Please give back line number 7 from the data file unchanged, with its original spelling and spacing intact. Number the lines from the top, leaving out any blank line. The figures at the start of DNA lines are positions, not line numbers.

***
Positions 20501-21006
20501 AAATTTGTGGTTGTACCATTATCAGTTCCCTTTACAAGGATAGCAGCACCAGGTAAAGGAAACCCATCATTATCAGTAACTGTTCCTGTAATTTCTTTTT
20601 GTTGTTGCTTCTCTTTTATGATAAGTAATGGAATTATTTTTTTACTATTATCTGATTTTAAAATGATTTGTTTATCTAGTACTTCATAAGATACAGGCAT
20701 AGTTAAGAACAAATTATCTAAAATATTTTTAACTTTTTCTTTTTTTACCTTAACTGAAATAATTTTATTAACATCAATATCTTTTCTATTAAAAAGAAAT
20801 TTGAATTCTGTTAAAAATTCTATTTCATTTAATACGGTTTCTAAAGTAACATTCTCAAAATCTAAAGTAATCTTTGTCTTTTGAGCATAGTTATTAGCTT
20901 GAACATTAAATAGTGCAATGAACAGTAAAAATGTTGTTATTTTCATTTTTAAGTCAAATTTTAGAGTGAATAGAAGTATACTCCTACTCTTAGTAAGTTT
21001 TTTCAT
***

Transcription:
21001 TTTCAT